Less than an hour earlier, police had arrested Lee Harvey Oswald, a recently hired employee at the Texas School Book Depository. He was being held for the assassination of President Kennedy and the fatal shooting, shortly afterward, of Patrolman J. D. Tippit on a Dallas street.
Half a world away, early Saturday, maybe near-about dawn, my younger brother woke me up with some news he’d heard on his little transistor radio — via the US military’s Far East Network (FEN) of radio and television stations, primarily serving U.S. Forces in Japan, Okinawa, the Philippines, and Guam — that Kennedy had been shot.
My parents woke and the household came alive with the sound of two/three radios going at once. We lived off base, though not far from the front gates, and I think our neighbors (other Americans) eventually started chattering with my parents all morning about the whole ugly affair. It being Saturday, there was no school. And the whole memory of that day is underscored by Itazuke’s near-about shutting down its fringe operations, like the base theater, library, and BX (‘base exchange‘).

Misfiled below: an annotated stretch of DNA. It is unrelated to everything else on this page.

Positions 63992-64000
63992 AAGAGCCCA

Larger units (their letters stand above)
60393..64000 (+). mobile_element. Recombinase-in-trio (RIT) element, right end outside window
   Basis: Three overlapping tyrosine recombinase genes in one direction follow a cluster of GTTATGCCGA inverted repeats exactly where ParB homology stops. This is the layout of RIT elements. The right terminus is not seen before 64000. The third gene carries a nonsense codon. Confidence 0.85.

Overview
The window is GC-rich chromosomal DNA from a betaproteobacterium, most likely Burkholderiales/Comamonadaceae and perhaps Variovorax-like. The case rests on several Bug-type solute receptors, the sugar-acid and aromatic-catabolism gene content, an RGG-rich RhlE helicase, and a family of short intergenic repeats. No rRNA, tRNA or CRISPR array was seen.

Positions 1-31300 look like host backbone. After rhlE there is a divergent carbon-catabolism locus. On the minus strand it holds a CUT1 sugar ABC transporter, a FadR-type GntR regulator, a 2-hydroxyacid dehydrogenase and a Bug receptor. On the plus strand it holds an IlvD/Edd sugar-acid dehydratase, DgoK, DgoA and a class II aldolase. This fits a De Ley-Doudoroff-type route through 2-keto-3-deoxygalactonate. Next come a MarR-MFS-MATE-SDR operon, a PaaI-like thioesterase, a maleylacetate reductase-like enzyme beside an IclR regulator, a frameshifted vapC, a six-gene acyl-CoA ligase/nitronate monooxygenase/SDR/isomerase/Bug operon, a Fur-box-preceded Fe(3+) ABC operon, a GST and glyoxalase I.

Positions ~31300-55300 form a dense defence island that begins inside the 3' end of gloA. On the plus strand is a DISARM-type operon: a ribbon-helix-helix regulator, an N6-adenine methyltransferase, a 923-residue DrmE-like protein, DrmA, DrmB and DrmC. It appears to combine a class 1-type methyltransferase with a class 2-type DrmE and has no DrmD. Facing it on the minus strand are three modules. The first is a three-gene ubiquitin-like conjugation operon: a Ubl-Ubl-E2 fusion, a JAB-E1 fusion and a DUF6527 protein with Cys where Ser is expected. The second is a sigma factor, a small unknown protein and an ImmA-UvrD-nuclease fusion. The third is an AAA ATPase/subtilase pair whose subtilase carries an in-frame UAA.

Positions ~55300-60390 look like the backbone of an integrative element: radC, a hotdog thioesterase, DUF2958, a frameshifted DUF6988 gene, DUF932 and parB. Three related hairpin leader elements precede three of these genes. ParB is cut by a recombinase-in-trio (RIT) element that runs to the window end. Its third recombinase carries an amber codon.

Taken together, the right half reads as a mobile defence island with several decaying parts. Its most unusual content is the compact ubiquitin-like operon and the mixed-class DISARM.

Youth and maybe physical distance from the subject matter resulted in the shooting being of less significance/importance to me that day than it would become later.
My most fevered recollection was the base gym also being closed that day. I was in the final throes of a multi-year (since sixth grade) period of a lot of athletic endeavors, especially with baseball and basketball — I was on Itazuke High School’s B-Team basketball squad that year and later also its baseball team) — and routinely visited the base gym on weekends to catch pick-up games, or just practice. I loved sports in them days. A sense I dropped like a rock the further I got into high school.